Editorial

Editorial: Better to talk peace than to saber rattle

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Donald Trump's sit-down with North Korea's Kim Jong Un was neither a historic success nor an epic failure. Hopefully, it turns out to be a good start.

The spare framework the summit produced begins what is bound to be a lengthy process, and one that hopefully will produce the complete, irreversible and verifiable denuclearization of the Korean Peninsula.

That still seems unlikely, and in any case was too much to expect from a one-day session.

So seize the good news: The agreement signed by Kim and Trump at the end of the day commits their two nations to working together toward the goal of peace.

Whether it falls apart short of its goal it still is preferable to marching steadily toward a nuclear confrontation, which was the path the two nations were on before the tone suddenly changed and they committed to the summit instead.

Whether it was Trump's capability or Kim's desperation for relief from crippling economic sanctions that brought them to the table doesn't much matter. 

The two leaders are now talking instead of trading threats.

From here, the work gets really hard, and potentially treacherous. Kim should not be allowed to harbor any illusions that the agreement to negotiate buys him time to further refine his nuclear arsenal.

Any hint that work is continuing to perfect the delivery of a nuclear warhead must be met forcibly by the United States.

Trump agreed to suspend military exercises with South Korea while negotiations are underway. That was an important good faith gesture, but came without commensurate concessions from Kim, and that's a bad start to the bargaining.

However, Trump offered no relief from the economic sanctions, nor should he until there is verifiable evidence that North Korea is destroying its nuclear capacity.

Sanctions can serve as a valve to reduce pressure as Kim delivers on his promise, or to increase it if bargaining stalls.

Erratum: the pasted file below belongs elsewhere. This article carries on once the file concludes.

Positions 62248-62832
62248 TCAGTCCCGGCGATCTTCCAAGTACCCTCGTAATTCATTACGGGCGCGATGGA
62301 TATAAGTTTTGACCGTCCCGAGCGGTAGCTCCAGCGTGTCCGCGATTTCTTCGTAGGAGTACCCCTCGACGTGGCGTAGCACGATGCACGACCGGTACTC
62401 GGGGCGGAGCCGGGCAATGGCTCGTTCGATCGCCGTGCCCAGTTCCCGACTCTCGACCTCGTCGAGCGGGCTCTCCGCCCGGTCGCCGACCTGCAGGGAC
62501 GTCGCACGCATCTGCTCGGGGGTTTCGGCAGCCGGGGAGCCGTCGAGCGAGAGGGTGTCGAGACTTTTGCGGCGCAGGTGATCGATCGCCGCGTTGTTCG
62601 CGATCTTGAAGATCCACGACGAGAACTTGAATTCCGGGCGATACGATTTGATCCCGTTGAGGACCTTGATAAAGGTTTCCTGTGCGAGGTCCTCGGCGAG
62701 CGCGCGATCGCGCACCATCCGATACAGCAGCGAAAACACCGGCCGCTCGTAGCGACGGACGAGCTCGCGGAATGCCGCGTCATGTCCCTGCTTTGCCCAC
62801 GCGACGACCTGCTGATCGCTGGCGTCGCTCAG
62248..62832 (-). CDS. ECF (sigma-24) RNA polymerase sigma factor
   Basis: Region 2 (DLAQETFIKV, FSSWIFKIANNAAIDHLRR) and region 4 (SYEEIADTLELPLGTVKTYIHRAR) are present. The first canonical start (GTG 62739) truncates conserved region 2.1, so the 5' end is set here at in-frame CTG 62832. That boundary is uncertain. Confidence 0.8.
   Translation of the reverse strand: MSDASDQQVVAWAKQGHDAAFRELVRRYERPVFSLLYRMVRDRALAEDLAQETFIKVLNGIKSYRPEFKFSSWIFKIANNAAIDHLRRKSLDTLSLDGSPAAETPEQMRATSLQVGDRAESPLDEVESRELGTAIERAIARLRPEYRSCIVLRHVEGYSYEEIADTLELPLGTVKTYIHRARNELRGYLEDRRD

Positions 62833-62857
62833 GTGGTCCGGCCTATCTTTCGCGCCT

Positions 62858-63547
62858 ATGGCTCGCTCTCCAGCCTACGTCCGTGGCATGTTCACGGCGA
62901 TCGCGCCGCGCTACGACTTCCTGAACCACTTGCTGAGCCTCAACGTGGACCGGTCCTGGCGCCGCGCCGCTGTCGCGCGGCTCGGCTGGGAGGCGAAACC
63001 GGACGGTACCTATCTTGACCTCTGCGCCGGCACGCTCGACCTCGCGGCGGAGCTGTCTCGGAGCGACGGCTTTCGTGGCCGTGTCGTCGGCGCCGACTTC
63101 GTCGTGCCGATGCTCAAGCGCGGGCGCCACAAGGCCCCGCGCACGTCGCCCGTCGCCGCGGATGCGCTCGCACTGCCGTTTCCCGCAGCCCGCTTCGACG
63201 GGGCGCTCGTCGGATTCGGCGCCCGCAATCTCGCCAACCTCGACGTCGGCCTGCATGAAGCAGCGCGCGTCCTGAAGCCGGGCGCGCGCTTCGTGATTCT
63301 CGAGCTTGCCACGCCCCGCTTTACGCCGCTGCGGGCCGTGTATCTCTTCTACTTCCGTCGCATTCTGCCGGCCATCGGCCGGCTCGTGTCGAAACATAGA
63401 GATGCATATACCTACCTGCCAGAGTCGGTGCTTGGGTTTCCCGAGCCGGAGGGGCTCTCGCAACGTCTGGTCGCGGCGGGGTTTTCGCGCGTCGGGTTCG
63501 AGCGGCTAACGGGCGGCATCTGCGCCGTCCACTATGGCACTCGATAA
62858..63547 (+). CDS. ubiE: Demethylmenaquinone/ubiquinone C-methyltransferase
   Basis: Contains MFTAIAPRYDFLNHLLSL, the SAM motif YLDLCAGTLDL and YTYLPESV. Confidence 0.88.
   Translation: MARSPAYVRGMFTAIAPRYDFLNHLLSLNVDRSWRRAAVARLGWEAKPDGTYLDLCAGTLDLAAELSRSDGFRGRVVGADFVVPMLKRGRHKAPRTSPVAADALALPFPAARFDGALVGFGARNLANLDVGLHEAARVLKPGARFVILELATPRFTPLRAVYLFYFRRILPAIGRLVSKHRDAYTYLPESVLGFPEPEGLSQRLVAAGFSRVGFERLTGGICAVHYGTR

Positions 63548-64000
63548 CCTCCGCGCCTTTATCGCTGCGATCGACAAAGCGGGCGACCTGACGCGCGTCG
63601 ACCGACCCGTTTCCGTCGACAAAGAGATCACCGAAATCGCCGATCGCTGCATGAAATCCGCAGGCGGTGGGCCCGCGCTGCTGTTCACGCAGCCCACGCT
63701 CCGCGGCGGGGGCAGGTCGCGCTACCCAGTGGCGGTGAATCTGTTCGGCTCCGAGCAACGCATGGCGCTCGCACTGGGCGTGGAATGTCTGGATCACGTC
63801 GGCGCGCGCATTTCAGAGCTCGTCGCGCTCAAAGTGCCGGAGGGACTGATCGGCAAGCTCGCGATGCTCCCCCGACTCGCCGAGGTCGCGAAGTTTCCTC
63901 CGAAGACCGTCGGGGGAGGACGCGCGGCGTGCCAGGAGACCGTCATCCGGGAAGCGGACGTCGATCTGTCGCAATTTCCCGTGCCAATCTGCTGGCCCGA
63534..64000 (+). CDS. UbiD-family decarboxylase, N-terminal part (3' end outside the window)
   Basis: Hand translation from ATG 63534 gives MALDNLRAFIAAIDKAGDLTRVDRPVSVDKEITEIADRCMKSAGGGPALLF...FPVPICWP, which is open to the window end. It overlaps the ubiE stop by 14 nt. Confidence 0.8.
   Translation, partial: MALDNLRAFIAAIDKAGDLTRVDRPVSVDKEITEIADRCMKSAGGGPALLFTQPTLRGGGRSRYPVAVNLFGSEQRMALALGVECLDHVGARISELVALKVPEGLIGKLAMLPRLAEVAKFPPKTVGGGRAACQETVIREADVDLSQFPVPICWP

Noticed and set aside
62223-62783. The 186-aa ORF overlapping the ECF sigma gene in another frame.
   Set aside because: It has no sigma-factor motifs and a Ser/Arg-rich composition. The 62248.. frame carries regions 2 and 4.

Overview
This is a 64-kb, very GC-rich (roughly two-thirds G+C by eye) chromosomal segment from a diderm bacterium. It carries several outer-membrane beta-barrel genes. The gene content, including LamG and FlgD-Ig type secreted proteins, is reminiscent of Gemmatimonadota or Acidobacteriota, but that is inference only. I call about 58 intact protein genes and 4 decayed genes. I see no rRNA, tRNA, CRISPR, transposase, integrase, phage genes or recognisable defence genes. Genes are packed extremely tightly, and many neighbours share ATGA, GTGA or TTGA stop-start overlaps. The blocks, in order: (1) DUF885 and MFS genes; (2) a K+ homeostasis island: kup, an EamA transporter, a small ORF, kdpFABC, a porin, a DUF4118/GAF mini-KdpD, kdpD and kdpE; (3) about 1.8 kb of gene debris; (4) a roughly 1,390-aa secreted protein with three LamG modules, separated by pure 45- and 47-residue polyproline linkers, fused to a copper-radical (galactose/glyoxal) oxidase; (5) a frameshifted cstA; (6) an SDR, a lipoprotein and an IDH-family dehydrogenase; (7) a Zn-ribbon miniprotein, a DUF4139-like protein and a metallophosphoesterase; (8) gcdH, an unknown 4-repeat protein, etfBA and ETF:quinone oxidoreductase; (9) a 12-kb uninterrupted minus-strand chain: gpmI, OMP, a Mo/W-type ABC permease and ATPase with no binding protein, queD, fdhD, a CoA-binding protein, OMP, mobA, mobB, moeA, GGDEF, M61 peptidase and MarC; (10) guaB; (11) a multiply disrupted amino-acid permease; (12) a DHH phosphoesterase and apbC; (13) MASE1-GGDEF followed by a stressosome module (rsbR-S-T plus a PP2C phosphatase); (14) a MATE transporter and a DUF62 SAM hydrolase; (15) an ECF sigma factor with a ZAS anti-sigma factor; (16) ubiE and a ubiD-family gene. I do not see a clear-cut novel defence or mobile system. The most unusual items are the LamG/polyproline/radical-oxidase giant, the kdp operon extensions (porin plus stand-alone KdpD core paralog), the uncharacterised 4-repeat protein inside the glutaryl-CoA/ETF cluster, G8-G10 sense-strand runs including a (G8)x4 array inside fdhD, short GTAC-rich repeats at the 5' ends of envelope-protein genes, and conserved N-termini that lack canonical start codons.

This summit was hastily arranged, without the meticulous preparation that would normally precede such a significant sit-down. 

So now the detail work begins, and until it takes form, it is impossible to judge the end game of either Trump or Kim.

Is the North Korea dictator truly motivated by a desire to build a functional economy for his nation and a less dangerous future for himself? Or is he carrying China's water?

Is Trump seeking a more influential role for the United States on the Pacific Rim, or does he ultimately want to abandon the region, pulling the U.S. out of South Korea and Japan? 

Such a realignment of alliances would work against the interests of the United States and increase the influence of China. 

Negotiations must proceed without the pretense that we are at some new place with North Korea. It's too soon to say that. The nation is built on deceit and despotism, and has dangled these same promises before.

North Korea should not be again rewarded for making pledges it has no intention of keeping.

There are delicate days ahead as the diplomats sit down to do the sweaty work of attaching solid pieces to this framework.

The chances of the process delivering the true denuclearization the United States seeks remain remote. But if it did nothing more than stabilize the peninsula and remove the immediate threat, it puts the world in a better place than before.

An uncertain and rocky path to peace is always a better choice than a course that leads to war.

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